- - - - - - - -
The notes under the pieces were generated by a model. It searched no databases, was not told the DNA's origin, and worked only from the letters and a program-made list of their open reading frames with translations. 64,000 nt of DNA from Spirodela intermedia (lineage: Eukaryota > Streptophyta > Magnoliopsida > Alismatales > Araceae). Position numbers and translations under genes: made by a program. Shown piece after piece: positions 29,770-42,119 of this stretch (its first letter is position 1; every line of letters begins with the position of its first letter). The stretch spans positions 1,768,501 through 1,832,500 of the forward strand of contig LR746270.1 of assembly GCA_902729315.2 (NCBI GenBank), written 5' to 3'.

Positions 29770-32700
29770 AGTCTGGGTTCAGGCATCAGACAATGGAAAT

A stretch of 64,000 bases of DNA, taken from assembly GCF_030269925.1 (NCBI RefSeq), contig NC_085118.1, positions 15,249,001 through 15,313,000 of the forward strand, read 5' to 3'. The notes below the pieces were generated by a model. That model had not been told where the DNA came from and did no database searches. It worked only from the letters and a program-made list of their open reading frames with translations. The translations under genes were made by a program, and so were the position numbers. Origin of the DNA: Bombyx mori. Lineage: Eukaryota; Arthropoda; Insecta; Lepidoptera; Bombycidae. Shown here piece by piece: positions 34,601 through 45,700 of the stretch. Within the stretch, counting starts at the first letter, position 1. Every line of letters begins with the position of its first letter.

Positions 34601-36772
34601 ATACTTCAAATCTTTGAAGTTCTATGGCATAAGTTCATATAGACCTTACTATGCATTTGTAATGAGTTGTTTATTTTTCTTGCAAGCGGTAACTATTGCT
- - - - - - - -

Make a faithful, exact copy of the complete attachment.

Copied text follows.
The notes under the pieces were generated by a model. It searched no databases, was not told the DNA's origin, and worked only from the letters and a program-made list of their open reading frames with translations. 64,000 nt of DNA from Spirodela intermedia (lineage: Eukaryota > Streptophyta > Magnoliopsida > Alismatales > Araceae). Position numbers and translations under genes: made by a program. Shown piece after piece: positions 29,770-42,119 of this stretch (its first letter is position 1; every line of letters begins with the position of its first letter). The stretch spans positions 1,768,501 through 1,832,500 of the forward strand of contig LR746270.1 of assembly GCA_902729315.2 (NCBI GenBank), written 5' to 3'.

Positions 29770-32700
29770 AGTCTGGGTTCAGGCATCAGACAATGGAAAT

A stretch of 64,000 bases of DNA, taken from assembly GCF_030269925.1 (NCBI RefSeq), contig NC_085118.1, positions 15,249,001 through 15,313,000 of the forward strand, read 5' to 3'. The notes below the pieces were generated by a model. That model had not been told where the DNA came from and did no database searches. It worked only from the letters and a program-made list of their open reading frames with translations. The translations under genes were made by a program, and so were the position numbers. Origin of the DNA: Bombyx mori. Lineage: Eukaryota; Arthropoda; Insecta; Lepidoptera; Bombycidae. Shown here piece by piece: positions 34,601 through 45,700 of the stretch. Within the stretch, counting starts at the first letter, position 1. Every line of letters begins with the position of its first letter.

Positions 34601-36772
34601 ATACTTCAAATCTTTGAAGTTCTATGGCATAAGTTCATATAGACCTTACTATGCATTTGTAATGAGTTGTTTATTTTTCTTGCAAGCGGTAACTATTGCT